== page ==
Ambulances are waiting longer outside A&E in Sheffield as patient turnover time hit a 12-month low, new figures show.
The percentage of 999 arrivals that were handed over to A&E staff within the 15 minute NHS target time fell to 42 per cent in January - a 20 per cent drop on the same month in 2016.
Figures also show the number of patients waiting more than 30 minutes rose by over three per cent.
Bosses at Sheffield Teaching Hospitals, which runs Northern General's A&E department said the latest figures coincided with 'exceptional demand for emergency care' and the 'sheer numbers' of people attending A&E.
A report drawn up by city hospital bosses said the number of patients waiting for a bed in the department meant 'trolleys remained occupied' and at times of peak demand, A&E was 'unable to take handovers' from the ambulances leading to the increase in longer waits.
Michael Harper, chief operating officer at Sheffield Teaching Hospitals said: "We have been working with Yorkshire Ambulance to make further improvements by introducing new systems at the entrance to A&E.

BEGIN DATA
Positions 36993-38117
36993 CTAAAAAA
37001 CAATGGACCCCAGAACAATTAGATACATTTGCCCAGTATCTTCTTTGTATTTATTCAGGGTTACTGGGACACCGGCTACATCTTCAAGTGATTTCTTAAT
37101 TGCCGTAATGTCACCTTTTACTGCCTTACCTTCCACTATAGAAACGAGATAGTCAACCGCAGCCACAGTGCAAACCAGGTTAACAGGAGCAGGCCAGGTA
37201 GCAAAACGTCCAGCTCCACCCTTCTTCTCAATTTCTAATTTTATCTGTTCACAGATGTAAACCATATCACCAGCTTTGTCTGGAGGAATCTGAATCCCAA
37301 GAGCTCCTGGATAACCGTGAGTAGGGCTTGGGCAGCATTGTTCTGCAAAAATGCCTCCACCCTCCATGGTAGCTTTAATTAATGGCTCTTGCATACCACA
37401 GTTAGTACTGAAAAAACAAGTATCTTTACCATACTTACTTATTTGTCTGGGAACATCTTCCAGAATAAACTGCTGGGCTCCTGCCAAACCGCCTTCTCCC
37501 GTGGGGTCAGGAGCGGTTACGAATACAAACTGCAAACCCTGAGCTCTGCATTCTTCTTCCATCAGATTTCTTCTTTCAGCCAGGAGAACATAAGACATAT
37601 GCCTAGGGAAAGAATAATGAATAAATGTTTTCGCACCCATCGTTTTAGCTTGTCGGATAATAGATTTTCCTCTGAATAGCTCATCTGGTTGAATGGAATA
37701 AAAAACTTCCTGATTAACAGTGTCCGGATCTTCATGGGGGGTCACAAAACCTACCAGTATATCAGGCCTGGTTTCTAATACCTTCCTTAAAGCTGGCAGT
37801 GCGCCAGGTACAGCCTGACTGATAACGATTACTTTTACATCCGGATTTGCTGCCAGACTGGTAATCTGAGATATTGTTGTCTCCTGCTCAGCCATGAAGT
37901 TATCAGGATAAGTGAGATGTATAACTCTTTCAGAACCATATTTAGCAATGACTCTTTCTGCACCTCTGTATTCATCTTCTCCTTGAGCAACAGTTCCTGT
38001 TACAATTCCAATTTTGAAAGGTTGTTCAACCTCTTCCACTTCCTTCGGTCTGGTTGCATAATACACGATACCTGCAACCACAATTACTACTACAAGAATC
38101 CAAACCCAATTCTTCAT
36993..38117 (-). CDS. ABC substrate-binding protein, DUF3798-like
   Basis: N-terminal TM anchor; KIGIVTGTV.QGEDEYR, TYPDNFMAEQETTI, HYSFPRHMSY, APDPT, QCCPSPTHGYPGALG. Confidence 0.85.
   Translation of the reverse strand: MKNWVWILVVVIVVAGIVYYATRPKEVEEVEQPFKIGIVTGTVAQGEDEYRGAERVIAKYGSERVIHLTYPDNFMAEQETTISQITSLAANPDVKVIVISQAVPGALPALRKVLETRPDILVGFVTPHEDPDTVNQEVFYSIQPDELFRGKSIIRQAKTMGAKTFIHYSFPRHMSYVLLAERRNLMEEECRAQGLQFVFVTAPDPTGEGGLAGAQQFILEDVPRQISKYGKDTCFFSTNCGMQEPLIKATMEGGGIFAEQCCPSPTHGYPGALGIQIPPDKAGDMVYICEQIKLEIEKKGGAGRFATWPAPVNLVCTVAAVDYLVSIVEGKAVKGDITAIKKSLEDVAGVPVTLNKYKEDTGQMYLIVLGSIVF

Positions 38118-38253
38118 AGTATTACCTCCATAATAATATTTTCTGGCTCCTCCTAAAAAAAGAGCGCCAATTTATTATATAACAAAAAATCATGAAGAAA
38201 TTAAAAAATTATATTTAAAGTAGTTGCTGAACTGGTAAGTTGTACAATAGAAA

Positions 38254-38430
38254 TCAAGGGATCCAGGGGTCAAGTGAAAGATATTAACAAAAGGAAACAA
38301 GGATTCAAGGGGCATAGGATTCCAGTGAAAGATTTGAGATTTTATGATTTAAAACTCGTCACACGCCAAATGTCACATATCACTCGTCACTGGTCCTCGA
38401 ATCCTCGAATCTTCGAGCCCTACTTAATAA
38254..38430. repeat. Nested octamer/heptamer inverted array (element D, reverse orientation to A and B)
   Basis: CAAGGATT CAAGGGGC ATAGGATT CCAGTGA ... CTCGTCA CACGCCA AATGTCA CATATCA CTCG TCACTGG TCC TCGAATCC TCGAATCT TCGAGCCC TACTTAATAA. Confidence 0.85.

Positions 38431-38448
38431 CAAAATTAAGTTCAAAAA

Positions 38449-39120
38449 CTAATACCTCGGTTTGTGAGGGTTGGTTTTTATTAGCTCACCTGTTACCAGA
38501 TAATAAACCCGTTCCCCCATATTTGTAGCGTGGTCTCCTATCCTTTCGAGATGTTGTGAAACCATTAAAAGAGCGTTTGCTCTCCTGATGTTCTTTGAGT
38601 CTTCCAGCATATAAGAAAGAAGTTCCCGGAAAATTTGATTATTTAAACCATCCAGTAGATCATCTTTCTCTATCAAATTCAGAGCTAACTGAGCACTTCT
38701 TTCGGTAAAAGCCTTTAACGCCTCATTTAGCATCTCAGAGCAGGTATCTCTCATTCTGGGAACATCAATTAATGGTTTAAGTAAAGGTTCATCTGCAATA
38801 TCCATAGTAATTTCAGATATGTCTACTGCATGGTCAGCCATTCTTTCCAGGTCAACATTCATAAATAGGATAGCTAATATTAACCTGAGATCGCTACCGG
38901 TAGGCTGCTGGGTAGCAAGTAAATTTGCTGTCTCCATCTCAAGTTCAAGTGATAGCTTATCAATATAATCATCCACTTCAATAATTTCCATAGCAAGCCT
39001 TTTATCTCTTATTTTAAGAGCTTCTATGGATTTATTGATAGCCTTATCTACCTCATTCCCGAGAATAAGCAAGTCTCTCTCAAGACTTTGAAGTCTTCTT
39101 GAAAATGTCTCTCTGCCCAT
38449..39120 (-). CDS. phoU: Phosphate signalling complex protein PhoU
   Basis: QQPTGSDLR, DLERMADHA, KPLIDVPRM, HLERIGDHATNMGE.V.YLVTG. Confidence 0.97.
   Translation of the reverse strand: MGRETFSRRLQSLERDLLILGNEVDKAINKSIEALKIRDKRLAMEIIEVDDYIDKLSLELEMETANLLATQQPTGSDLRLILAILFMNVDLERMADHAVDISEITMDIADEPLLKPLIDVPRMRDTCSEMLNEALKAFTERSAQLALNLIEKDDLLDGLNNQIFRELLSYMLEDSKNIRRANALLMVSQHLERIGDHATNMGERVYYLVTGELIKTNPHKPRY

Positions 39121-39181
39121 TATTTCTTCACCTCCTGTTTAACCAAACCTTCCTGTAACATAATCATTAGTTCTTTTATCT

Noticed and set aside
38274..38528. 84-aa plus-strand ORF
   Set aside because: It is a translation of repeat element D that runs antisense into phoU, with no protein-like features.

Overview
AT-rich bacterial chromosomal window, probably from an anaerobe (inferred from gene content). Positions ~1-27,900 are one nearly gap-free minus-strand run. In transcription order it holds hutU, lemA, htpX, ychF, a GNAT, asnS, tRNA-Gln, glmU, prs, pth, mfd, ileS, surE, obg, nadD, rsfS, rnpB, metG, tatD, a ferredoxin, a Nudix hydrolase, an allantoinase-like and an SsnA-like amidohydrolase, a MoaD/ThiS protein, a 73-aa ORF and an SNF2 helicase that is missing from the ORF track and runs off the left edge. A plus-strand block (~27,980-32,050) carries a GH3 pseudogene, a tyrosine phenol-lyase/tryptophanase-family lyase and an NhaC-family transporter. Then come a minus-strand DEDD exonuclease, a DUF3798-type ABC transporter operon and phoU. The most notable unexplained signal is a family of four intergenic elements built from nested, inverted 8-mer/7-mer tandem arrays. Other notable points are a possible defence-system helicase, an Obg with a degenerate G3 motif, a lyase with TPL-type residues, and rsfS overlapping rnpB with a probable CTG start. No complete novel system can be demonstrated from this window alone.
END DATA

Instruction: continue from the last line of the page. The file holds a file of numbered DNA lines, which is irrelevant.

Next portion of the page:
"However In January we experienced exceptional demand for emergency care and the sheer numbers of people attending A&E meant the percentage of ambulance handovers completed within 15 minutes did fall to a lower level than normal.
"Patients can be assured though that as soon as an ambulance arrives we transfer the patient straight away into the A&E department, they do not wait in the ambulance for handover to occur.
"We work hard not to delay the ambulance staff any longer than necessary in the A&E department but it is essential that we clerk each patient before the ambulance crew can leave.
"At busy times our staff have to prioritise giving clinical care first and this can prolong the clerking time.
"As the busiest and largest Emergency department and Major Trauma Centre in the region we can have up to 150 ambulances in one day during the busy winter months.
Dr David Macklin, executive director of operations at Yorkshire Ambulance Service said: “Effective handovers from the ambulance service to hospital emergency departments are an integral part of delivering the best clinical care for patients and we work together closely to monitor ambulance turnaround times.
“Many hospital emergency departments across the country have been experiencing very high demand which, understandably, has resulted in delayed handovers. Yorkshire Ambulance Service continues to work closely with hospitals and other NHS partners in Yorkshire and the Humber to try to resolve any issues and minimise the impact on patients.”